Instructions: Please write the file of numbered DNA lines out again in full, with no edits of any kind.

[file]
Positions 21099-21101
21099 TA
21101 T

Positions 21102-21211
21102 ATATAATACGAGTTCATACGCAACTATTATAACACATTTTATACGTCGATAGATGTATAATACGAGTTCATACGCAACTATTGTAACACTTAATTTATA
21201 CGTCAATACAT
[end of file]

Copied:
Positions 21099-21101
21099 TA
21101 T

Positions 21102-21211
21102 ATATAATACGAGTTCATACGCAACTATTATAACACATTTTATACGTCGATAGATGTATAATACGAGTTCATACGCAACTATTGTAACACTTAATTTATA
21201 CGTCAATACAT